So I started my MOOC with great expectations! I was going to once again become a master using these different tools. Well, that has not been the case. I’ve struggled to complete all the assignments by the due dates while getting all my regular work done. Fortunately, much of the course material is not completely new, so I’m getting helpful tidbits showing ways to more efficiently and effectively use what I already know. I have learned a number of great tips, tricks, and techniques. I’ve also tried a couple of new technologies and found that they were easy to use, and that step-by-step guidance is available for nearly anything (YouTube is a godsend). I also realize that I don’t need to become an expert user. It’s fine to be just capable. The important thing is that I’m taking incremental steps to learn new things and slowly expand my knowledge.


I realize that the sheer pace and volume of technology and digital knowledge makes it virtually impossible to keep up with everything. In my job, I have to learn enough to be competent using a large number of different applications, and what’s really daunting is the realization that “large number” is just a tiny, tiny segment of what is available. So from that perspective, it makes sense that I might experience a reverse trajectory in skills, from expert to competent to capable. Perhaps digital literacy, like other worthwhile endeavors, means focusing on what interests me or what’s needed to get the job done, and letting go of the rest. Mastery may not be required.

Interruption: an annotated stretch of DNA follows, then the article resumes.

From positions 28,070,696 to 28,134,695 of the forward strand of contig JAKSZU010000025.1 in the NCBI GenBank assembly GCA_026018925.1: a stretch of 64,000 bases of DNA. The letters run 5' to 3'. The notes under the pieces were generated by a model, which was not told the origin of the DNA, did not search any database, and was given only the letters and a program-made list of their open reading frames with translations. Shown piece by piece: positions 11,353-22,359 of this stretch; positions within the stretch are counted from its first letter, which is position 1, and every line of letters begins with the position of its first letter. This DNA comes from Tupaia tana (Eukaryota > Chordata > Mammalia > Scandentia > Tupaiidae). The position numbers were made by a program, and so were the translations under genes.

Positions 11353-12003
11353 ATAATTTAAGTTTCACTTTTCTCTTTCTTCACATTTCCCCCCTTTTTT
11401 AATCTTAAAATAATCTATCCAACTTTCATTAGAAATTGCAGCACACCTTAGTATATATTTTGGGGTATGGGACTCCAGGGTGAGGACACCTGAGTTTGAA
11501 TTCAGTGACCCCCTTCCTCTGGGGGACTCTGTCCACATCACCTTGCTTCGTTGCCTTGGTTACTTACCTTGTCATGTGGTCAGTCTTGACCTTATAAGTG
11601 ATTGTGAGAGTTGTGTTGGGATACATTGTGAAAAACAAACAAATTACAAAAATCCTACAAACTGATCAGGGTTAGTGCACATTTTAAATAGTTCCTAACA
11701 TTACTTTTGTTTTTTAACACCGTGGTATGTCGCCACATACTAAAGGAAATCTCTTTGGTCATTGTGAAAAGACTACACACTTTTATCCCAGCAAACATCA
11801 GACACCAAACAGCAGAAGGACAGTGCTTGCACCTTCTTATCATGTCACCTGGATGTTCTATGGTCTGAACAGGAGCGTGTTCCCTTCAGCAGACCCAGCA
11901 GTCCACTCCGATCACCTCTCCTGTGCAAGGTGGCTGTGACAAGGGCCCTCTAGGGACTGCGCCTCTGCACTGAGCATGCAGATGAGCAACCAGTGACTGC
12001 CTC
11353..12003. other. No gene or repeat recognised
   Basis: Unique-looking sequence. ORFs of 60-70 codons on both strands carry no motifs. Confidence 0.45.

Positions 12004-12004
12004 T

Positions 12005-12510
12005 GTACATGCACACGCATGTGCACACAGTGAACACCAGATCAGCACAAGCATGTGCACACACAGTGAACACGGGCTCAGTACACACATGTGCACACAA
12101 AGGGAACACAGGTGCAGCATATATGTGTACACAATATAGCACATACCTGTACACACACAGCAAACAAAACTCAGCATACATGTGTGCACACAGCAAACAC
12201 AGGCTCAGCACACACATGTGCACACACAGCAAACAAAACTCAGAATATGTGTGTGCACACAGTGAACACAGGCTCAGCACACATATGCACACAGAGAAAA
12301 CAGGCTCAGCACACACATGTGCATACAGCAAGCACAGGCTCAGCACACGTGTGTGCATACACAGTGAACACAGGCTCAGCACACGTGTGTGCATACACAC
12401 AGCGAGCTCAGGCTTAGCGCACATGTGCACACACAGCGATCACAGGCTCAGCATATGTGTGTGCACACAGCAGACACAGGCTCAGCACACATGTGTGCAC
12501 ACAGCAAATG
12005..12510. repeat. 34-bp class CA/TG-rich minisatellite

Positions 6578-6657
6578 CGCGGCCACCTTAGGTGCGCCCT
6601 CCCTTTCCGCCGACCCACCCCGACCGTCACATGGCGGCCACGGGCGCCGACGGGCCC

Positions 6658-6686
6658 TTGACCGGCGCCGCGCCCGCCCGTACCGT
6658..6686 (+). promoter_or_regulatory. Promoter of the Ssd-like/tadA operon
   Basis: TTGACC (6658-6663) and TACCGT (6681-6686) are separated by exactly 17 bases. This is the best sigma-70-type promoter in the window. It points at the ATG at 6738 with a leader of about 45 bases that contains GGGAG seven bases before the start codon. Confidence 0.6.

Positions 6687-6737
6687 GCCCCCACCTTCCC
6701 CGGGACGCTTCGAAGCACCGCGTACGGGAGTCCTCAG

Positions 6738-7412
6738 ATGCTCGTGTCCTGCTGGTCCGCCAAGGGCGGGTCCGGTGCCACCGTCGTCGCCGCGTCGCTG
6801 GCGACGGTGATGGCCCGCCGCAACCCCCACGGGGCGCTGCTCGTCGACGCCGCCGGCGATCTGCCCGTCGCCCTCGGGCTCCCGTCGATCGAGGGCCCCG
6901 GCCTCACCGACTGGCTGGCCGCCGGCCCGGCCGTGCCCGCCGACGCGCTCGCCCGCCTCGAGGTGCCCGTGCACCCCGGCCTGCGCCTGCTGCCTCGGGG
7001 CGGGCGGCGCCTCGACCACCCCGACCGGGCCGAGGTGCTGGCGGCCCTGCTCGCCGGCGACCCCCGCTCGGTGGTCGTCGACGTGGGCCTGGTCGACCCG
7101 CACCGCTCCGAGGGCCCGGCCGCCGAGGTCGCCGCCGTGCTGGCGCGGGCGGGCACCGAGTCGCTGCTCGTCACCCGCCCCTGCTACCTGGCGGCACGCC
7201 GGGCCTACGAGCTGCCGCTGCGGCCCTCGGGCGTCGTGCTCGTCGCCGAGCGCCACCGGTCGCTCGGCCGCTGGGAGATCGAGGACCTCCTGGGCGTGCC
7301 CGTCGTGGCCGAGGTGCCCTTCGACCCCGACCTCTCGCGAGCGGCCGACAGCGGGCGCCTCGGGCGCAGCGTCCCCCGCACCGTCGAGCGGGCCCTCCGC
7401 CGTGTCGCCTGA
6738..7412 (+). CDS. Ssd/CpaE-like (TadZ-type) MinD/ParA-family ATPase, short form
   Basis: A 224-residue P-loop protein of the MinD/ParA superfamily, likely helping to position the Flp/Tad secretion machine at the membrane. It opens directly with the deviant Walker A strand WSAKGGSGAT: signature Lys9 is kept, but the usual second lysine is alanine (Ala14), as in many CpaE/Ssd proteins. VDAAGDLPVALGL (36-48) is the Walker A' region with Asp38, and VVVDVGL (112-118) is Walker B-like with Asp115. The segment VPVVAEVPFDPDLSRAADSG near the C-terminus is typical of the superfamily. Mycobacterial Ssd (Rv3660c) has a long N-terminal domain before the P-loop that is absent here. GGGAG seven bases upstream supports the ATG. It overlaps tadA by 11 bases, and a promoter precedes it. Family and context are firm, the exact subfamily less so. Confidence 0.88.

Reflecting on the presentations from the recent faculty-led workshops in late February, those instructors were a powerful example of this conclusion. There are many different ways to increase student activity and engagement in the classroom. Each method offers different approaches, benefits, and values. These presenters, however, had each identified a strategy, something they liked and that resonated with them, and they delved into it with enthusiasm, and then applied it in their classrooms. They also admitted that things didn’t always go as planned, so making tweaks, adjustments and improvements are vital to long-term success.